If you’d asked me a week or two ago about my plans for this past weekend, I would have listed several possibilities … but driving 120 miles each way to attend a funeral would not have been on the list. Still, on Saturday, there was nowhere else I could possibly be than at the funeral of the remarkable, inspirational David Morgan. While our paths only crossed a few times face-to-face, I had a tremendous admiration for his academic work and his commitment to Latin as a real language, for real communication. His Latin Lexicon is a frequent resource, too, both for me and for my students, as we create unlikely but delightful stories about things the Romans never knew. And since so many mutual friends in the Northeast were snowed in by Winter Storm Nemo – but I was able to travel, and it was a beautiful, sunny February day here in North Carolina – the sense of obligation was tempered by my sense of adventure.
I’m so glad I was able to go. The funeral was beautiful, a real tribute to a beautiful mind and a beautiful soul. There was a joyful gathering afterwards, full of friends paying tribute to David’s life and work. So many names I’ve known for years are now faces and voices and stories … and I was able to pass on some much-needed virtual hugs from friends in Boston, too. By 7:30 or so, though, I was ready for the long drive home. It was a quiet, reflective time as I passed through parts of south central and southeastern North Carolina that I’ve known and loved for years, places where the need for joyful learning community is large. Places where the factories closed decades ago – places where the factories never really opened at all. Places still full of hope – but places, too often, filled with despair and resignation. too. Places where “everything” the factory model knows has been tried … and tried again, and tried yet again with a different label.
And I realized something important on that drive.
Some time ago, I watched Charles Leadbeater’s TED talk from 2010 about “Education Innovation in the Slums.”
It’s long, but you should see it … and if you don’t have time for the whole thing, you should watch the way he classifies attempts to improve education starting around 14:40. He uses a simple matrix with two columns called Formal and Informal, two rows called Sustaining and Disruptive … and the way he classifies things (which you must see and hear for yourself!) may just shift your paradigms and crystalize your understandings the way it did for me. With Leadbeater’s matrix as a lens, I can classify all sorts of educational innovations – or potential innovations – and I can even see why some highly-touted ones (that fall in the Sustaining Formal quadrant) “succeed” and “fail” simultaneously. I woke up Sunday morning with Leadbeater’s matrix on my mind, and by mid-afternoon I had reconstructed two or three conference presentations I’ll be making in the next few months. I’m scared – but also excited – to apply this new set of understandings to my daily work with students and colleagues.
The 20th-century paradigm enshrined formal learning, and factory-model schools are designed to sustain particular types of formal learning – the kinds that “require” lectures, worksheets, textbooks, tests, and all the other things we think of when we hear the word school. Schools, as we’ve designed them, still do a great job – an outstanding job, even – of presenting certain types of declarative knowledge and sorting students according to how well they acquire that knowledge, given a limited time and relatively limited forms of instruction and practice. When we say “schools are broken,” we don’t mean they’re failing to present information or to sort students; we mean that presenting and sorting aren’t the primary functions we want schools to perform. But if we aren’t careful, the solutions we develop (scripted curricula, more frequent testing, various pre-packaged “interventions” for students who don’t acquire the knowledge in the desired time frame) will be formal sustaining ones – solutions that make the system better at the existing ends of presenting and sorting, the ends that we now want to replace.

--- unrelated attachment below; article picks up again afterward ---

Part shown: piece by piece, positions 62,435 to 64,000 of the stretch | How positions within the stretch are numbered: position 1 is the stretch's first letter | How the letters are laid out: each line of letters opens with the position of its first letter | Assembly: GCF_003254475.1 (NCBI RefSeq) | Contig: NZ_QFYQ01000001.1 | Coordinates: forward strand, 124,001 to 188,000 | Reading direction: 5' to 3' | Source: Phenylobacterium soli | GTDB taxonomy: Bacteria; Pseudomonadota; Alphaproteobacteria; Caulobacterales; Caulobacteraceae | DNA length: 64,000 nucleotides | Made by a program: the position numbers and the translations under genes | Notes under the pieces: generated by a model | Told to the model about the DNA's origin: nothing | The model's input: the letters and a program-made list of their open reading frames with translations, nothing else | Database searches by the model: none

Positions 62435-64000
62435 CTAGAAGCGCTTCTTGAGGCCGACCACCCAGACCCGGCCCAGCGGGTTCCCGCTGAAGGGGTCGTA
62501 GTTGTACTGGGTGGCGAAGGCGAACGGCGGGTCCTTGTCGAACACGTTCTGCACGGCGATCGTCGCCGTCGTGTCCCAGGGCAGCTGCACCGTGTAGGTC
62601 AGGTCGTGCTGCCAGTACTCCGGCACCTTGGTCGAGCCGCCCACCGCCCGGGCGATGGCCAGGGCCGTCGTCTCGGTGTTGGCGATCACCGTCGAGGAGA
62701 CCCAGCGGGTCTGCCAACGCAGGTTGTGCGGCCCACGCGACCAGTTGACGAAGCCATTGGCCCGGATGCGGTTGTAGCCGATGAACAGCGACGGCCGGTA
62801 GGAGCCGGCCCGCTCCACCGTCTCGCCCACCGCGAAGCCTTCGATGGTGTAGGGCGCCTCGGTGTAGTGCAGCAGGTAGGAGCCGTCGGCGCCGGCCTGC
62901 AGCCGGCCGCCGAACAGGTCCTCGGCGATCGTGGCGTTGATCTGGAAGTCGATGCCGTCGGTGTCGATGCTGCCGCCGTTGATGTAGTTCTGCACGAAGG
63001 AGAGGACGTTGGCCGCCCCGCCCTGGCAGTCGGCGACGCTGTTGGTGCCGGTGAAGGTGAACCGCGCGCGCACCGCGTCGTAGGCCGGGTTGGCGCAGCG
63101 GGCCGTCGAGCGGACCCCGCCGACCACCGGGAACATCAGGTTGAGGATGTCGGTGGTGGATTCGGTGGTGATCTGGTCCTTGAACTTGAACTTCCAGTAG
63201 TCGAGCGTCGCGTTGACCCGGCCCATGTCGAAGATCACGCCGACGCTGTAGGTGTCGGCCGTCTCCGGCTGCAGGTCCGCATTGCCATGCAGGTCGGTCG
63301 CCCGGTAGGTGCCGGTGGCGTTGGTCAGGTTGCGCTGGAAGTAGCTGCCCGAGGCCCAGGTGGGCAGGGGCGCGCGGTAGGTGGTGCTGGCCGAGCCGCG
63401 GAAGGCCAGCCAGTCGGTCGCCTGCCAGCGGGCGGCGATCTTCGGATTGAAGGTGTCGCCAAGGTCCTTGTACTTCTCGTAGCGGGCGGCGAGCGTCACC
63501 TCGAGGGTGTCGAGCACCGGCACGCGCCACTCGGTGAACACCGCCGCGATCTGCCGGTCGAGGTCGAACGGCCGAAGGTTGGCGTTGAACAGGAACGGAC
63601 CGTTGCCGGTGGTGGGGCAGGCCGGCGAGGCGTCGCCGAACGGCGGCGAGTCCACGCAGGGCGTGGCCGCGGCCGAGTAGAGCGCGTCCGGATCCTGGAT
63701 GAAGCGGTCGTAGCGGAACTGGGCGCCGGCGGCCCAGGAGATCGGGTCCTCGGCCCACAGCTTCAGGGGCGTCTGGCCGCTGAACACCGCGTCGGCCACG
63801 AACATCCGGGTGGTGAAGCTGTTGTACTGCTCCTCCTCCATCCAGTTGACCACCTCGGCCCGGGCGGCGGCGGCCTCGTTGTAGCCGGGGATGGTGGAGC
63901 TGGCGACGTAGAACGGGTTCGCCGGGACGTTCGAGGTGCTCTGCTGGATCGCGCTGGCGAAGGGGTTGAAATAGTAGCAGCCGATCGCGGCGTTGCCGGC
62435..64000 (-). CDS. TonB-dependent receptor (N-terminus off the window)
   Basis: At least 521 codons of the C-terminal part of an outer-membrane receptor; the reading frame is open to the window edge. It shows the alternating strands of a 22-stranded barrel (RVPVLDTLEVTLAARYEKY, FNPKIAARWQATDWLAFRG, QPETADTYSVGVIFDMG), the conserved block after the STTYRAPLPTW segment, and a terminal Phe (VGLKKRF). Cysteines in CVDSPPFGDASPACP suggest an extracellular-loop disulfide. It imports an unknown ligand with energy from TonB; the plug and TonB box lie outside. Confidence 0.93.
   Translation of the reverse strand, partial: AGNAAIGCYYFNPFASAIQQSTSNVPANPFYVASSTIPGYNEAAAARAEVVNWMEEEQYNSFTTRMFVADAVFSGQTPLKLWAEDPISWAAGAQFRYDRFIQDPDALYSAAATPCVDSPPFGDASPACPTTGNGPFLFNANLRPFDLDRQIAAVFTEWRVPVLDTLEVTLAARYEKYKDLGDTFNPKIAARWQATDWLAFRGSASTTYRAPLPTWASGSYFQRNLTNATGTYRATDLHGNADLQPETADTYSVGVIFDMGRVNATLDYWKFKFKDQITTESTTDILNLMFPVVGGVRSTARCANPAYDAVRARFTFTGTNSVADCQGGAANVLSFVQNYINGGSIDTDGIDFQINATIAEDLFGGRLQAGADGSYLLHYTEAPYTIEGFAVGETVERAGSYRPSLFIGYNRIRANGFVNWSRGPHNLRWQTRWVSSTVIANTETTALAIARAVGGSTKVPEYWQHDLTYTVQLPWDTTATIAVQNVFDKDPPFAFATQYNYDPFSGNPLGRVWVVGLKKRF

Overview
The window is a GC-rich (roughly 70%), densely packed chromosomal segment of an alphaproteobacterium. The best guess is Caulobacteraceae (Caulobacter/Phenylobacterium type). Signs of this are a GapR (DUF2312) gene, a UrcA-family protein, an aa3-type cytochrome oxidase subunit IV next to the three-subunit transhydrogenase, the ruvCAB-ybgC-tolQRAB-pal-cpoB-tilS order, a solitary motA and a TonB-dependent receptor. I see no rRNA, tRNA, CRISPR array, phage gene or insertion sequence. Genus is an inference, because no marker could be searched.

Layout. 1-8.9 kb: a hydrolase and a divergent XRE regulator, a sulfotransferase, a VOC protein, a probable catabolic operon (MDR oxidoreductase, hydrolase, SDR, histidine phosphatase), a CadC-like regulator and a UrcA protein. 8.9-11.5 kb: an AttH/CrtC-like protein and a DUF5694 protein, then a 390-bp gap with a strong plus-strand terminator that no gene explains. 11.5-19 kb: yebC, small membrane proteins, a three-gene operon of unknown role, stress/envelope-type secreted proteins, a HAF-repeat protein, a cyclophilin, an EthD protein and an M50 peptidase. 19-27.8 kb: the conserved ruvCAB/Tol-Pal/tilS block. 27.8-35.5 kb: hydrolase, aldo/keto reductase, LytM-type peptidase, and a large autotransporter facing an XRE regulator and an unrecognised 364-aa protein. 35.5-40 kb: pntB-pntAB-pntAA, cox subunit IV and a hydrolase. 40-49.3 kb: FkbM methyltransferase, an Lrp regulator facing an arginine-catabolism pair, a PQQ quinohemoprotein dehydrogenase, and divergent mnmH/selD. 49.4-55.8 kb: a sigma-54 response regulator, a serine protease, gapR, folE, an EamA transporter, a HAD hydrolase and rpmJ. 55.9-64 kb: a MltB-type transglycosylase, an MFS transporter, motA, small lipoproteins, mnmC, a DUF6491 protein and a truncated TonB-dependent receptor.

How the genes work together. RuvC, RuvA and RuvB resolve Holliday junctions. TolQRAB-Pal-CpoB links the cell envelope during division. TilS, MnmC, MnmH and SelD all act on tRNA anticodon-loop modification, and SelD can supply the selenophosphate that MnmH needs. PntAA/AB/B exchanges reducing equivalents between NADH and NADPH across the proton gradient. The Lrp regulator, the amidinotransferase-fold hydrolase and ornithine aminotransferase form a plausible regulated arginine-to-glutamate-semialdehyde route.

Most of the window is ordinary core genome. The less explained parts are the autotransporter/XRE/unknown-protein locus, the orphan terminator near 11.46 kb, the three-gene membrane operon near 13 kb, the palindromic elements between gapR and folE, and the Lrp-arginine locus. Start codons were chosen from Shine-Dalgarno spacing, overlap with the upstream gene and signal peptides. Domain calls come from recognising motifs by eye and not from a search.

Joyful learning community is disruptive to the presenting-and-sorting model, but it crosses over the categories of formal and informal. It occupies the bottom row of Leadbeater’s chart at a time when so much attention is devoted to the top left quadrant. A joyful learning community can develop in a formal educational structure like a school – on our best days, my classes build one, and even when we fall short, we still aspire to build one – but can equally well be found in informal settings like my Monday evening book group or the five of us who gathered around that table Saturday evening, laughing together, remembering David, talking about everything from the changes in Latin pronunciation over the ages to a politically-charged reading of the winds that appear in the storm sequence in Aeneid Book I. Joyful learning community presupposes some shared knowledge, skills, and understandings, but participants build and acquire the knowledge for the sake of the community – and for the sake of each other – not “for the test” or “for the quiz” or “in case the Powers That Be come and do an inspection.” If I know something and you don’t – or if you know something and I don’t – we share our understandings, not because someone is making us – and not just because it’s in a curriculum document somewhere – but because we all benefit, because “the smartest person in the room is the room.”
How will we work together to build that smart room this week? How will we build it in places where the factories never worked – and in places where factories never were, and where they’ve been closed for living memory? How will we build it, sustain it, wherever we are?